The idea that all people have an innate “gender identity” recently has been endorsed by many health-care professionals and mainstream medical organizations. This term commonly is defined to mean the “internal, deeply held” sense of whether one is a man or a woman (or, in the case of children, a boy or a girl), both, or neither. It also has become common to claim that this sense of identity may be reliably articulated by children as young as three years old.
While these claims about gender identity did not attract systematic scrutiny at first, they now have become the subject of criticism from a growing number of scientists, philosophers and health workers. Developmental studies show that young children have only a superficial understanding of sex and gender (at best). For instance, up until age seven, many children often believe that if a boy puts on a dress, he becomes a girl. This gives us reason to doubt whether a coherent concept of gender identity exists at all in young children. To such extent as any such identity may exist, the concept relies on stereotypes that encourage the conflation of gender with sex.
However, starting at a young age, children do tend to exhibit preferences and behaviors that we associate with sex (as distinct from gender). For example, male children display more aggressive behavior than female children. In addition, “cross-sex” behavior—or, more accurately, cross-sex stereotypical behavior—often is predictive of later same-sex attraction.
Can all of these findings be integrated? To start, just as sex influences the development of bodies, it also influences brains. There are in-utero differences in hormone exposures (male testosterone surges at eight weeks gestation, for example), and distinct developmental pathways are triggered based on the XX (typically female) or XY (typically male) chromosomal make-up of neurons. The integration of these sex-related and other developmental processes with environmental pressures gives rise to an individual’s unique personality and preferences.
It comes as no surprise then that population-based studies have demonstrated sex-related differences in personality and preferences that are independent of social influences. When social influences are weakened (in more egalitarian societies such as the Nordic countries of Europe), the sex-related differences in personality and preferences actually increase (the opposite of what one would expect if men and women were wired in an identical fashion). This suggests that as environmental pressures become relaxed, innate sex-specific preferences surface.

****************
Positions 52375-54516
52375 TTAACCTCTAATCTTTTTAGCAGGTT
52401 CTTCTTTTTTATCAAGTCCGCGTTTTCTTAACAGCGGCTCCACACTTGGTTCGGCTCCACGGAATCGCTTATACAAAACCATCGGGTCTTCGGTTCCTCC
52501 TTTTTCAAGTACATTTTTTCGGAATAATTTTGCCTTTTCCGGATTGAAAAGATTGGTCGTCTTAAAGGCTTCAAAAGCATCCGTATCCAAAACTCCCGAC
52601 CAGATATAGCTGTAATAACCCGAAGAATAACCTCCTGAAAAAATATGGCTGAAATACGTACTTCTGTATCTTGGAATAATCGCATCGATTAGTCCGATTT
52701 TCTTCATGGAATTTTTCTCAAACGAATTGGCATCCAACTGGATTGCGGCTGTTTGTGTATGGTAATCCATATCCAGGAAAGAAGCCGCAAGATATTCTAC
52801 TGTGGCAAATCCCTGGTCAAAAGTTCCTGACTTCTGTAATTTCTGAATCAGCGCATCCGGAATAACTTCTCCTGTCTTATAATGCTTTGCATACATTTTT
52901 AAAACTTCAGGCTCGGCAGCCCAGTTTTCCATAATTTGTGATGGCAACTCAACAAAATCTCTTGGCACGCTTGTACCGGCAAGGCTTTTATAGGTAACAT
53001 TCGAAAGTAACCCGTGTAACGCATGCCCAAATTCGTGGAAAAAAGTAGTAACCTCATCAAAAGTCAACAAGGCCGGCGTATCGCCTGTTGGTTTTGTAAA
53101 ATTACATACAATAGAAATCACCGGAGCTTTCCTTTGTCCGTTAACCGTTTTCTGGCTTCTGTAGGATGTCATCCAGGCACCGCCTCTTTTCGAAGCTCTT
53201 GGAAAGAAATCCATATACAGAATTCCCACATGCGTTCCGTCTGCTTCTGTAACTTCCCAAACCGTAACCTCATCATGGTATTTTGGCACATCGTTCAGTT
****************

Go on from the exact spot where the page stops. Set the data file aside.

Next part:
A closer look at personality traits shows that when data is analyzed in aggregate, there is a roughly 30% overlap between sexes, as schematized in the accompanying figure. The consequence of this overlap is that adolescent males who fall on the left end of the male (blue “masculine”) curve, and adolescent females who fall on the right end of the female (pink “feminine”) curve, will exhibit personality traits that diverge from the majority of other members of their own sex. In fact, due to the overlap of personality traits between males and females, the personality traits of some females will be more “male-like” than those exhibited by some, or even most males’ and vice versa.
In the case of an adolescent female whose behavior, personality traits and preferences are more “masculine” than most girls and most boys, she could be led to incorrectly conclude that she is really a male, born in the wrong body. That child’s parents could become confused as well, noticing how “different” their child’s behavior is from their own, or from that of their peers. In reality, that child simply exists at the end of a behavioral spectrum, and “sex-atypical” behavior is part of the natural variation exhibited both within and between the sexes. Personality and behavior do not define one’s sex.
There are approximately 40-million children in the United States between the ages of four and fourteen. The distribution curve above would suggest that roughly four-million of them have personality profiles that are “sex atypical,” but which are still part of the natural distribution of personalities within each sex.
The broad, but normal distribution of personality traits also explains studies showing a 28% concordance of transgender identity in twins. Twins have identical chromosomes, and so likely will have similar sex-related behaviors, as well as experience similar environmental influences in regard to those behaviors. Using twin adolescent males as an example: If their behaviors are at the “feminine” end of the male-typical distribution, they could both become confused as to what their behaviors and preferences mean about their sex.